The middle of chapter 8 of Matthew offers that great story of Jesus asleep in the boat during a great storm (Mt 8:18-27) Obviously it's a story about trust. Jesus' ability to sleep during the storm shows the depth of his trust in God, and challenges us to do the same in the midst of the storms of our lives.
But there's a lot more to it than that. A good note in reading the Bible: any time you hear a story about seas, pay attention. "The sea" in scripture almost always represents the forces of chaos and disorder against which God is matched. The Genesis 1 story of creation in fact, repeatedly describes the chaos out of which God creates everything as "the waters".
Now, an aside that is not an aside: In most ancient Near Eastern creation stories, creation occurs through a battle between two opposing gods or forces.
Marduk fights Tiamat in the ancient Babylonian story of creation.
And the same is true in Genesis, it's just not much of a battle -- God is so much more powerful than the chaotic pre-creation seas, he doesn't even need to fight to vanquish it. He just molds it to his will.
God creates the world. (Actual size of God much larger.)
And that complete control that God has over the seas shows him to be not only powerful, but more powerful than all the other gods of the Near East. Unlike them, he didn't even need to fight to create the universe! (It's actually an amazingly bold claim, this tiny, tiny country in the world, proclaiming its God is way more powerful than all the mighty nations of the earth -- some of whom have invaded it!)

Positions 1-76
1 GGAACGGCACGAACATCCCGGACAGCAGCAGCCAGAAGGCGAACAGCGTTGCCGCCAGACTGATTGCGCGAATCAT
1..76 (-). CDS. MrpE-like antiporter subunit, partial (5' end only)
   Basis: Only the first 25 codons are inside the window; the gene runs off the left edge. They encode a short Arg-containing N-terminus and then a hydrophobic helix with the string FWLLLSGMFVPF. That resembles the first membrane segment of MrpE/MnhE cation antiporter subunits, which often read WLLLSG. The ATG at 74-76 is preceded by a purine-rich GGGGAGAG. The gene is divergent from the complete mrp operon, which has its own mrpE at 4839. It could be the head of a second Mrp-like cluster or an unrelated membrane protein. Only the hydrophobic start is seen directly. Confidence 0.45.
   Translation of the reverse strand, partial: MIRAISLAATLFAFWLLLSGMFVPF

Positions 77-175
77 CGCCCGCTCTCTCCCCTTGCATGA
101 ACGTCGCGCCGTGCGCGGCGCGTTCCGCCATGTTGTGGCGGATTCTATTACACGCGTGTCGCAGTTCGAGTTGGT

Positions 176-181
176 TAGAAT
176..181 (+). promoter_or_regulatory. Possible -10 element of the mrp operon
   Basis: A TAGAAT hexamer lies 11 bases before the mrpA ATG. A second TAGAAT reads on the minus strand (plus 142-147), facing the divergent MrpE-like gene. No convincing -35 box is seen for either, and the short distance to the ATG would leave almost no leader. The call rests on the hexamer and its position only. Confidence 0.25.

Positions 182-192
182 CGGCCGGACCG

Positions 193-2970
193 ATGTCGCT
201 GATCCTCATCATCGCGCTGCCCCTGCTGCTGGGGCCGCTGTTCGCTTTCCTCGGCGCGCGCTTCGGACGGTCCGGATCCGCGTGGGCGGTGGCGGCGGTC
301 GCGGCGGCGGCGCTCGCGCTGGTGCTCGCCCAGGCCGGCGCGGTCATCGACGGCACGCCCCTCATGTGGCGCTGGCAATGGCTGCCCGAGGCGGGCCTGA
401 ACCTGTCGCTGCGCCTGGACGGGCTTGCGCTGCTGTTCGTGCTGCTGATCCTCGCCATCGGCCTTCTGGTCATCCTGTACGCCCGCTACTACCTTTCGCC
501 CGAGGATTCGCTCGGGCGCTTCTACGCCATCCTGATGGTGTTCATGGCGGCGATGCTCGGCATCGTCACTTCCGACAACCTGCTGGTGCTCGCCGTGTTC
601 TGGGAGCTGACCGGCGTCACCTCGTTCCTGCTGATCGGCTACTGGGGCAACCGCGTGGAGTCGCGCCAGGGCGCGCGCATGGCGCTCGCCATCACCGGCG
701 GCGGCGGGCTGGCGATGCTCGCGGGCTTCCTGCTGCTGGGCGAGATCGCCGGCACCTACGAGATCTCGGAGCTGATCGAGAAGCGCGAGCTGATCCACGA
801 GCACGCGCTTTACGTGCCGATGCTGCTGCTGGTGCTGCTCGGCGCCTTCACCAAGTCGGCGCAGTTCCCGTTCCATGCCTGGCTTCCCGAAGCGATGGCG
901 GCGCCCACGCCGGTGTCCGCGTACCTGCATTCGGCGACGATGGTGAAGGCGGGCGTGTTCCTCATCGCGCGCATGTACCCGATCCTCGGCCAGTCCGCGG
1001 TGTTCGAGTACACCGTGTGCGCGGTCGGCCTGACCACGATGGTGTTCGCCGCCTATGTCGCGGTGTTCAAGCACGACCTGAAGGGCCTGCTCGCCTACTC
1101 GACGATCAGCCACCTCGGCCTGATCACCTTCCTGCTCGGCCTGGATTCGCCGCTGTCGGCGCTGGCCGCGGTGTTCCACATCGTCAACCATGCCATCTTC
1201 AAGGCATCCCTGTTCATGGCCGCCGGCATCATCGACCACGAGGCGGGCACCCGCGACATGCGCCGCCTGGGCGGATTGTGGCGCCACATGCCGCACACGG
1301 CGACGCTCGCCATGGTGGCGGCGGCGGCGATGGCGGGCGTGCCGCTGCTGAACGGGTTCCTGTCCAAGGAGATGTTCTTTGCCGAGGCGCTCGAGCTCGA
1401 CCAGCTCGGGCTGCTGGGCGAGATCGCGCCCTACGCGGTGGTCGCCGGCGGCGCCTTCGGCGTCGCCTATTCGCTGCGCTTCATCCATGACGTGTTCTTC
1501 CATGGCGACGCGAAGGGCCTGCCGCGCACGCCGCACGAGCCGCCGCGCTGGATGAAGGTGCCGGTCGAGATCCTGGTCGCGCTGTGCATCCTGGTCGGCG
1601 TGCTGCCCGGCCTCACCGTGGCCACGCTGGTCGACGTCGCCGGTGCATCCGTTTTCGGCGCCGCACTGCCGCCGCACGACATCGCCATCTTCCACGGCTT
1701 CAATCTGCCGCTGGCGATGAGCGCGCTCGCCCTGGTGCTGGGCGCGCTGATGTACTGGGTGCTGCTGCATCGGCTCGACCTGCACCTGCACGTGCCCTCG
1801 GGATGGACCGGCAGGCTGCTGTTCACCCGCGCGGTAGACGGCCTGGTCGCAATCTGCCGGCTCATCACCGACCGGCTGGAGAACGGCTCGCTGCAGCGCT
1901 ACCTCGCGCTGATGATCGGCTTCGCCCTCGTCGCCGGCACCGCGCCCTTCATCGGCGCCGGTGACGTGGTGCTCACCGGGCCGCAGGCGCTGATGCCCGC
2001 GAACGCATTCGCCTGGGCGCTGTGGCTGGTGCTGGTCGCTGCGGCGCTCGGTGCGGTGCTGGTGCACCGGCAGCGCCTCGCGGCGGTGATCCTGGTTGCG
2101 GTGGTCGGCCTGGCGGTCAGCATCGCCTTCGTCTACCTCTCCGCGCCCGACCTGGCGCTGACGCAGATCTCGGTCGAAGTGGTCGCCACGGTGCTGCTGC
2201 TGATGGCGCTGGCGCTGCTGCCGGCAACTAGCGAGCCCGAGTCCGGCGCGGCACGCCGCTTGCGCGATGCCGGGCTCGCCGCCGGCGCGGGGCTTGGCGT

When seas are referred to later in scripture, they are almost always hearkening back to that creation claim, and showing yet again how entirely powerful God is. So for instance in the Old Testament the parting of the Red Sea. And here, the calming of the storm. But here, it's not God the Father doing the calming, it's Jesus. Which is yet another way, and a very very bold way, of saying to Jews that Jesus is God.
I'm the king of the world! No, seriously!
An interesting further question about the seas...if they do represent the forces of chaos and evil in the universe, why doesn't God completely wipe them out right from the beginning? Why does he allow them to continue?
On the level of our human experience, that's a mystery, isn't it? One of the speakers I heard at the Religious Ed Congress gave a talk called Where the Hell is God?, all about this issue. In the tough times that is so clearly our question.
On the level of the person who wrote Genesis 1, though, the answer is a little bit different (and maybe unsatisfying). Genesis 1 is written during a time of terrible tragedy in Israel, Israel invaded, the people scattered in exile, all their beliefs seemingly dashed. And so the writer keeps chaos around post-creation, because to do otherwise would be to ignore the pain of his (or her) people's current experience. We're living with the chaos, you scripture writer, you, so don't you dare tell us that it doesn't exist!
But by showing God as so entirely powerful over the chaos, the writer spits in the eye of the pain his people are enduring. Come at us all you want, bad times, because in the end our God wins.
It's a funny thing to say, but the writer looks back to creation to encourage his or her present-day people to believe, this is not the way our story ends.
In the midst of our own world's tsunamis and other tragedies, that message of hope speaks even to us today.